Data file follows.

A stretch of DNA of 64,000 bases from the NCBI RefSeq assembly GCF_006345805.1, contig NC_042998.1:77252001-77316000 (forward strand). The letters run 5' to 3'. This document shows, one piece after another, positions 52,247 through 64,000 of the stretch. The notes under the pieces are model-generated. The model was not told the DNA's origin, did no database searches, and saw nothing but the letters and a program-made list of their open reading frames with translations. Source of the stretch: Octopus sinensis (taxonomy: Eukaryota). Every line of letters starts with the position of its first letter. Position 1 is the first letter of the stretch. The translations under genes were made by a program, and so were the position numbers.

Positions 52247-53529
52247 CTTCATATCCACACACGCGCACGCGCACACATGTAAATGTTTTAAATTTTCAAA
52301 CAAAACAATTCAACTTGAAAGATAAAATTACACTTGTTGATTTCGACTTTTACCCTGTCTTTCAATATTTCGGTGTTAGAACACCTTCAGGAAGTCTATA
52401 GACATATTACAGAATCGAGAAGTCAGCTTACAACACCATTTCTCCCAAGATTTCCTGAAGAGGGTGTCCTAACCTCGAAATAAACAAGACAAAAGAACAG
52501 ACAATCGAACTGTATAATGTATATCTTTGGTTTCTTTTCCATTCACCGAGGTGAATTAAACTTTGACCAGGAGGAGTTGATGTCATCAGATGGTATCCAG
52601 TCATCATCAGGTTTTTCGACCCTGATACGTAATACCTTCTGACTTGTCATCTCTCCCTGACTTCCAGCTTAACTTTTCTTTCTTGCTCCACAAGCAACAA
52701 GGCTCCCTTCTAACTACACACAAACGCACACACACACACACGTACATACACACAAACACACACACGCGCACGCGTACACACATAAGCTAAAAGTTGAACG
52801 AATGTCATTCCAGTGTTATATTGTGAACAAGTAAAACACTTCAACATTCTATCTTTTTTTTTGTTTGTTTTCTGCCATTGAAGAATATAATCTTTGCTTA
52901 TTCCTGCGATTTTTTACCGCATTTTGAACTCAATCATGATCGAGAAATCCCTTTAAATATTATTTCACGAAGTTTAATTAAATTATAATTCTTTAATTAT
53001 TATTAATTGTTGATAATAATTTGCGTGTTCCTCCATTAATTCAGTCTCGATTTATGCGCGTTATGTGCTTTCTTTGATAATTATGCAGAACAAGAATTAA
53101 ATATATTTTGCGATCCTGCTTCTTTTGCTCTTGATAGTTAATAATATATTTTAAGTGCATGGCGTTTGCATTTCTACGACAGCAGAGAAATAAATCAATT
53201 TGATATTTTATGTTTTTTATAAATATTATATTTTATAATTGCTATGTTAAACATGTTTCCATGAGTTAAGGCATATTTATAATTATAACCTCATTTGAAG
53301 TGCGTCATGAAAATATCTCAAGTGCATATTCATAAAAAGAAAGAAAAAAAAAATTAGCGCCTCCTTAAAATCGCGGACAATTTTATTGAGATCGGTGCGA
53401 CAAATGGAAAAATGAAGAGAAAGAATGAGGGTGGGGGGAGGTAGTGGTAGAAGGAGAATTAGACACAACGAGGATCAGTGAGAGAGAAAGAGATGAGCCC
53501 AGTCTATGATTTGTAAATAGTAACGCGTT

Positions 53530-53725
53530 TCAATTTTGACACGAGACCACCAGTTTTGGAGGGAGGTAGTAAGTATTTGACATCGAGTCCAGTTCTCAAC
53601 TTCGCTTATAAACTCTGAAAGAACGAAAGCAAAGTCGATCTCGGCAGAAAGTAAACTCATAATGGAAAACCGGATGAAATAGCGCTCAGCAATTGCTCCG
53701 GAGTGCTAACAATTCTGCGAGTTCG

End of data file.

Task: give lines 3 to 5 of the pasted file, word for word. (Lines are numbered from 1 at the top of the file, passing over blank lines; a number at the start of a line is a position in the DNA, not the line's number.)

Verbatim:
52247 CTTCATATCCACACACGCGCACGCGCACACATGTAAATGTTTTAAATTTTCAAA
52301 CAAAACAATTCAACTTGAAAGATAAAATTACACTTGTTGATTTCGACTTTTACCCTGTCTTTCAATATTTCGGTGTTAGAACACCTTCAGGAAGTCTATA
52401 GACATATTACAGAATCGAGAAGTCAGCTTACAACACCATTTCTCCCAAGATTTCCTGAAGAGGGTGTCCTAACCTCGAAATAAACAAGACAAAAGAACAG